If you’ve been out of the job market for a while or working in an industry that’s late-in-coming to digital trends, you may need to dust the cobwebs off of your your brand by tightening up your LinkedIn profile, launching a website or blog, or joining the Twittersphere.
Check out this blog post to learn how to build a personal brand from scratch, but remember it isn’t all about digital—every professional interaction informs your personal brand.
4. Identify a “board of advisors”
Some would tell you to seek out a mentor, but you should never rely on only one person for all career advice. Also, if you approach this one person for counsel on every challenge, you risk burning them out.
Instead, curate a group of people with a variety of perspectives. Choose people who you trust and respect, and who are more advanced in their careers (i.e. not your peers). These may be senior coworkers, but you should also pursue people beyond your company and job function. Don’t expect a new connection to become your advisor overnight, and don’t force the relationship. Nurture your relationships to see how they develop.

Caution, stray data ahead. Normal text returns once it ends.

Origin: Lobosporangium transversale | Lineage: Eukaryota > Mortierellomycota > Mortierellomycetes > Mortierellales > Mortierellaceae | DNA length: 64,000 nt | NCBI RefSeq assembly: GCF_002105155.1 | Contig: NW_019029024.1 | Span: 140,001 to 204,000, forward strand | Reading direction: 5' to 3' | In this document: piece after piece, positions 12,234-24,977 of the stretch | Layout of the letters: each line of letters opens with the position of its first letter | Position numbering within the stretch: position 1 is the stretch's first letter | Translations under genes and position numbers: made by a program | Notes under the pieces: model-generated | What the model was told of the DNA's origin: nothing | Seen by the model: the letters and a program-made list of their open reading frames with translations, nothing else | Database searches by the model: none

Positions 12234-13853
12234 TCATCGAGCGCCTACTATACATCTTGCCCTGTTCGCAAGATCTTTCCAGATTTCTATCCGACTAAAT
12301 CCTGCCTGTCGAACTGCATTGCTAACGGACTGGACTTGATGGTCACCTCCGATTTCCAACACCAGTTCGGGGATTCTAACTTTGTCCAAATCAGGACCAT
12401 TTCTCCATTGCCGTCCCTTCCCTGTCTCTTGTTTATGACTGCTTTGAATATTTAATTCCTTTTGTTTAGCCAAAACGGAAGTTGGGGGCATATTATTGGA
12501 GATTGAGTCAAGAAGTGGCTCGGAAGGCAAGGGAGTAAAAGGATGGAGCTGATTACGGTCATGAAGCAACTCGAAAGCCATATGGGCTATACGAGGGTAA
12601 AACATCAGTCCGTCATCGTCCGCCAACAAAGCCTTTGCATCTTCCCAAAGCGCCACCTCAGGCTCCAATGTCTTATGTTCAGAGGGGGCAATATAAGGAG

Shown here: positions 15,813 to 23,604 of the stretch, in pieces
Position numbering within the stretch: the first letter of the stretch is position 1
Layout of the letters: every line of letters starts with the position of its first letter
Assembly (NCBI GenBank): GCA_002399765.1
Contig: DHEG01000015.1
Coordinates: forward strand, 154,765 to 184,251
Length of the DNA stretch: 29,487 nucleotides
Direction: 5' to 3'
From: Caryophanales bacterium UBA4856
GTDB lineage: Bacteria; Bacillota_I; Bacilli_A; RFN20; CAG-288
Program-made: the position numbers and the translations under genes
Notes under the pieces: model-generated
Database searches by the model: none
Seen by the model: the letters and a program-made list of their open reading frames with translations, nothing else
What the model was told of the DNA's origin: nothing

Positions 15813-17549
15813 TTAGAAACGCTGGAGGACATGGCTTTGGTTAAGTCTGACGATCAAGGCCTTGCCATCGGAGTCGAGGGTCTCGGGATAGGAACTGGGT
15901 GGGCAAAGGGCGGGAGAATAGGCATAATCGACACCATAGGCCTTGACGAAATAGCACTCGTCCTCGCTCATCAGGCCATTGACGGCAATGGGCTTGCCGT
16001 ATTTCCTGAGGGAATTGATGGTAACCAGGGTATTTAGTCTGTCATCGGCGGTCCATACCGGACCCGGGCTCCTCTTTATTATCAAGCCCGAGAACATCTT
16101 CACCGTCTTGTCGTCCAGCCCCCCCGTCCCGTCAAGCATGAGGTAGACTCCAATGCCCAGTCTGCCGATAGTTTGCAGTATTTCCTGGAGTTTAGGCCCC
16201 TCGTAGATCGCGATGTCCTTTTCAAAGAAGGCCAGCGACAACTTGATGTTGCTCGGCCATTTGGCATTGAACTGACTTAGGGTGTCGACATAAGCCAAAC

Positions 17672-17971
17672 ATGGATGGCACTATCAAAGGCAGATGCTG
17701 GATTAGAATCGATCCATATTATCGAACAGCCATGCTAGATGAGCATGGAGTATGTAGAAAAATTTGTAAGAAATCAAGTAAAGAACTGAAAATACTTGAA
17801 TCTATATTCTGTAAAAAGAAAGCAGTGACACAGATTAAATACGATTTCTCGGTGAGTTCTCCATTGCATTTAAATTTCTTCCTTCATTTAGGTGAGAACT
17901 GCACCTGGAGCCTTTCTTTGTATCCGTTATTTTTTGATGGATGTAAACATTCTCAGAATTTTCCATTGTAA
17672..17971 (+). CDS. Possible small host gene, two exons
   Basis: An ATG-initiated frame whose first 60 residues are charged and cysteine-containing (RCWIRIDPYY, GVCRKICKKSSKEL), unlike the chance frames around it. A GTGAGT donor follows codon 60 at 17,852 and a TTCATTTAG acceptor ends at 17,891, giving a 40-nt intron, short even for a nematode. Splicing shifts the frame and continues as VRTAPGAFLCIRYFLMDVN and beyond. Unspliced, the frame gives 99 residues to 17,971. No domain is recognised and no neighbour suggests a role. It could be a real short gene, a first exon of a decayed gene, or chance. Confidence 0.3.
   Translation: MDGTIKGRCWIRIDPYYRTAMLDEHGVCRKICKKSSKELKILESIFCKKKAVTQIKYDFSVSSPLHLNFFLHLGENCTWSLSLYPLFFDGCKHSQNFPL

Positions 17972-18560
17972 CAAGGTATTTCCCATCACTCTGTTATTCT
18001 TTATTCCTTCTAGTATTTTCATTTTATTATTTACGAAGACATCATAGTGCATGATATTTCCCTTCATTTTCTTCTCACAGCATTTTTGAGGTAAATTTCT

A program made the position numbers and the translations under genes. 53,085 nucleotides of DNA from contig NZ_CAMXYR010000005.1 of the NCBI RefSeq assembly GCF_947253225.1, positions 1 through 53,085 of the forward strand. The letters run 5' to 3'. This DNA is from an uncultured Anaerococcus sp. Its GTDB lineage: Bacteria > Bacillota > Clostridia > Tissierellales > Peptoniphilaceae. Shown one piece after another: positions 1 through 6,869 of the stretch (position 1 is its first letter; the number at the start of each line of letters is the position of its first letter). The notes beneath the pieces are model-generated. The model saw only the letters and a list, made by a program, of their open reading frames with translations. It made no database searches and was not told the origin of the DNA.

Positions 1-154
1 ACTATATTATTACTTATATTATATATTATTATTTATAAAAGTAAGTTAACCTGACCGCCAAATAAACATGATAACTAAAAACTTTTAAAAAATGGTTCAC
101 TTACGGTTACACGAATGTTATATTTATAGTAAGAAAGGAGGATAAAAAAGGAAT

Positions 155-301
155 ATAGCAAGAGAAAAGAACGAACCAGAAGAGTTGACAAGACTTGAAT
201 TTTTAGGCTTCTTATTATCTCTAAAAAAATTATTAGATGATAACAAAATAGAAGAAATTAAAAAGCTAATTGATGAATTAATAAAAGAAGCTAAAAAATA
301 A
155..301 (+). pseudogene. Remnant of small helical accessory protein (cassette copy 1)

Reach out to these people for advice during key challenges and crossroads (don’t ping any one of them too frequently). Share your answers to the questions above, and listen carefully (and critically) to what they have to say. Above all, be sure to close the feedback loop. Say thank you, and follow up with the people who helped you to let them know how things turn out. These people will only continue to share advice if they are also get value from the relationship, and knowing that their insights haven’t disappeared into your inbox abyss is a huge part of that value.
This article on attracting life-changing mentors (advisors) has some great, tactical advice on developing these relationships.
5. Build your network
A powerful network is key to finding the right opportunity. The U.S. Bureau of Labor Statistics report that at least 70% of jobs are found through networking. Why? More often than not, company leadership, hiring managers, and recruiters will rely heavily on their networks and past interactions; preferring to find what they need organically before ever posting the job.
A strong network will allow you to:
As you seek a more fulfilling career path, begin by prioritizing learning about other industries, companies, and job functions over finding actual job openings. Do your homework. Talk to people. When you meet someone doing something interesting, dig in to learn more.
Above all, be human. Strong and sustainable relationships are two-way streets. Offer to help others wherever you can.